The debate around native or exotic urban planting can sometimes be a thorny one, culturally, environmentally and emotionally and over the longer term, climate change brings the role of planting and landscape into sharp focus as we consider the future health of our cities.
Wholly exotic landscapes bring with them issues of culture, context and invasive issues. Perhaps the answer is somewhere in the middle.
Carefully controlled “wild” environments like small pocket parks or larger spaces like New York's famous High Line in are vastly different, but non-native plants play a crucial role alongside native species. In this way designers are ensuring biodiversity, eco-systems and cultural aspects are all catered and cared for.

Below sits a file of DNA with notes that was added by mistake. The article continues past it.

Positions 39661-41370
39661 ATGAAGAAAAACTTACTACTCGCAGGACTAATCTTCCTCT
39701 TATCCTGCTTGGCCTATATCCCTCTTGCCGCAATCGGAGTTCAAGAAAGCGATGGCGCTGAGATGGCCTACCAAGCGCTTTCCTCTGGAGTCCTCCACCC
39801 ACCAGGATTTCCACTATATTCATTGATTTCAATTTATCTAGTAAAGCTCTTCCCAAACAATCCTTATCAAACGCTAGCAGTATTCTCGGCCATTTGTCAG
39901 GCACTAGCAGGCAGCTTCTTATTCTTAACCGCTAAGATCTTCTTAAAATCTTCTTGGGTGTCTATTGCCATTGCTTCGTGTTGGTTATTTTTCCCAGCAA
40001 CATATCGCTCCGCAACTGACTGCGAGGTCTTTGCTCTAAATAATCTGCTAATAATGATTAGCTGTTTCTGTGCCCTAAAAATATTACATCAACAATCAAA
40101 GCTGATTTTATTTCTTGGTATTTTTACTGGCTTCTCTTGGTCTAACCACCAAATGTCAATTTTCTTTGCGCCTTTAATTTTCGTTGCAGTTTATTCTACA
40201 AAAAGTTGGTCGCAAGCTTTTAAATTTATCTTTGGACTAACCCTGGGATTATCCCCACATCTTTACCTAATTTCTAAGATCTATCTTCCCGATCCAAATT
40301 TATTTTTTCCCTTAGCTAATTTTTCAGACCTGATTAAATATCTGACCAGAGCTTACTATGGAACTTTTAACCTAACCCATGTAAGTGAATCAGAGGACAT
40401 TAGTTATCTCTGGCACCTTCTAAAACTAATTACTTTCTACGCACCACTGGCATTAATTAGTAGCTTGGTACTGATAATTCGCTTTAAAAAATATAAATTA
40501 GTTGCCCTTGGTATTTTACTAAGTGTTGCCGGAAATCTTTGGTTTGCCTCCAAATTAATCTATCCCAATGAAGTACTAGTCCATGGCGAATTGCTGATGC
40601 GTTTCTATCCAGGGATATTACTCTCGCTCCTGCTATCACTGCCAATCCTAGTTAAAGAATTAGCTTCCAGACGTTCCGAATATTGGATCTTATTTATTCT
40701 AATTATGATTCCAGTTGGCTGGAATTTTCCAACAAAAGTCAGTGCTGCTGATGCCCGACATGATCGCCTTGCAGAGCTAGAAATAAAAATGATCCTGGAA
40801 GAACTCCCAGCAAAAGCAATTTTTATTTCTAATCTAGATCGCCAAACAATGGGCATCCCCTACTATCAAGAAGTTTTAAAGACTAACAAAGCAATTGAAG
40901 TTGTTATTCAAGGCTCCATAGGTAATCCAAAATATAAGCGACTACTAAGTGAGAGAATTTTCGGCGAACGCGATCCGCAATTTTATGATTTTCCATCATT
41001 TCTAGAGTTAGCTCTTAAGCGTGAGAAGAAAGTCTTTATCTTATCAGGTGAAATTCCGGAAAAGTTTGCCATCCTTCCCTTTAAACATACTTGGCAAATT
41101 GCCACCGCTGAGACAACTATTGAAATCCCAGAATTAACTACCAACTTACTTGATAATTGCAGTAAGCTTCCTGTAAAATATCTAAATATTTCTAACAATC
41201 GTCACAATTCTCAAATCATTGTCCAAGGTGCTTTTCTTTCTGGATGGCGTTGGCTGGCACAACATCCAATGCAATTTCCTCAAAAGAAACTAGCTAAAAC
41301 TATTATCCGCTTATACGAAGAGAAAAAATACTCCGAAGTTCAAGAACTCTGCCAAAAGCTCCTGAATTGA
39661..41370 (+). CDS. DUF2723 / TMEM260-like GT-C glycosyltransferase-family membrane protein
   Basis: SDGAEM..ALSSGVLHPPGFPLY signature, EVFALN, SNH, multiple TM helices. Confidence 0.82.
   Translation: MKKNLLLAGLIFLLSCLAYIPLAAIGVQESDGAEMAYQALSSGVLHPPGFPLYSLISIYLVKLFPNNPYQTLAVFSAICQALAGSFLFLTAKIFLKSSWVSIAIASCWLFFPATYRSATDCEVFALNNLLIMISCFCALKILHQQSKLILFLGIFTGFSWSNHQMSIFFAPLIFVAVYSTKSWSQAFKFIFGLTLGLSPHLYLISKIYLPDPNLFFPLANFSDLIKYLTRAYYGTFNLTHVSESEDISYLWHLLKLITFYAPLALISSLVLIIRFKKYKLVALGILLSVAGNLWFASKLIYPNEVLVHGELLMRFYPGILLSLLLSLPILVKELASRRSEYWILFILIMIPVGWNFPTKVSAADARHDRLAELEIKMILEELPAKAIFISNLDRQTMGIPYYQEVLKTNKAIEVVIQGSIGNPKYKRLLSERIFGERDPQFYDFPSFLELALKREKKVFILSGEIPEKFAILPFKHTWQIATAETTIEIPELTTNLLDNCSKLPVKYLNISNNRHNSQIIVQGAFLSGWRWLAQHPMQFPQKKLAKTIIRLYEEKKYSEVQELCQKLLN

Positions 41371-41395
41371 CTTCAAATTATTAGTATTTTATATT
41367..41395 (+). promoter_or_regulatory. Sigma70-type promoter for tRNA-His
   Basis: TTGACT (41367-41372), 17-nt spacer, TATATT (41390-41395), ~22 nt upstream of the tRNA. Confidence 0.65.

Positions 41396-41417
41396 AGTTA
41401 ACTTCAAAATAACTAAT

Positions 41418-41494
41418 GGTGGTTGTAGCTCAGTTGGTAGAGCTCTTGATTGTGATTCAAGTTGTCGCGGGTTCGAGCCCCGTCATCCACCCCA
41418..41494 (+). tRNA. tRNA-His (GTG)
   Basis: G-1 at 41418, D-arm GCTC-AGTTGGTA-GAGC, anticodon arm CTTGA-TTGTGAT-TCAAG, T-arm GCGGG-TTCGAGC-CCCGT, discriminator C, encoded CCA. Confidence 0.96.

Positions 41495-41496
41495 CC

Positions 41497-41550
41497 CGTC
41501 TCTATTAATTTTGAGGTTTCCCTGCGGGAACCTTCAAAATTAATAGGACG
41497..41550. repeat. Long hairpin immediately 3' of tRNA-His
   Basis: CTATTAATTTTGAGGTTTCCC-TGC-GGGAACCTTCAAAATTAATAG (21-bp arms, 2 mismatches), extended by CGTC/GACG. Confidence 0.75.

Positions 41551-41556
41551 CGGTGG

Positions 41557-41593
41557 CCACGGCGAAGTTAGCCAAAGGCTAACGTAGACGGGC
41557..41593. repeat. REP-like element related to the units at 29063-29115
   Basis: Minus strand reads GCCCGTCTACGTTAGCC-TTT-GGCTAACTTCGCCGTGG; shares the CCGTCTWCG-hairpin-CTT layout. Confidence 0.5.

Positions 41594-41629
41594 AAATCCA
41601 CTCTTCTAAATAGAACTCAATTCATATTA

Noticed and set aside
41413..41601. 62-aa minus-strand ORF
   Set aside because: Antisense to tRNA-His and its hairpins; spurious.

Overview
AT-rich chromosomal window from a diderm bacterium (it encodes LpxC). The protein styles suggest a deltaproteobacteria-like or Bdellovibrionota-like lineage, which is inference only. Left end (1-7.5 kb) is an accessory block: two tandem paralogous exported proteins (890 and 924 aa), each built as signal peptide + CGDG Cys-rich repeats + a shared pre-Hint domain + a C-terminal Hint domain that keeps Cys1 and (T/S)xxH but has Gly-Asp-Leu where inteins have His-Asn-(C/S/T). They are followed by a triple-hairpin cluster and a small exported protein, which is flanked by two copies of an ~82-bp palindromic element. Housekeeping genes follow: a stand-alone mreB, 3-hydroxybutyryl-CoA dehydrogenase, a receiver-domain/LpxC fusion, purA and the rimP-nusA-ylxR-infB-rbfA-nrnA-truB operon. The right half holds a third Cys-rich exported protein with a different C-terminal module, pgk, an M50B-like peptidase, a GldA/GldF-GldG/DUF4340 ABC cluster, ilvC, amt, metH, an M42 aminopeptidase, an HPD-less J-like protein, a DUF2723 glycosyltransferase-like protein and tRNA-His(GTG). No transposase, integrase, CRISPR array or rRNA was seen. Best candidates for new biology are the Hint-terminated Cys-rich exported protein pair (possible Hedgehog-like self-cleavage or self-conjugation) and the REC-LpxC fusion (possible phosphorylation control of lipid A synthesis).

Jon Hazelwood joins Professor James Hitchmough and internationally acclaimed garden designer Piet Oudolf to propose a different, less binary way of thinking about natives and non-natives. Together they look at why carefully considered planting needs to be seen at scale, and for people, ecology and wildlife.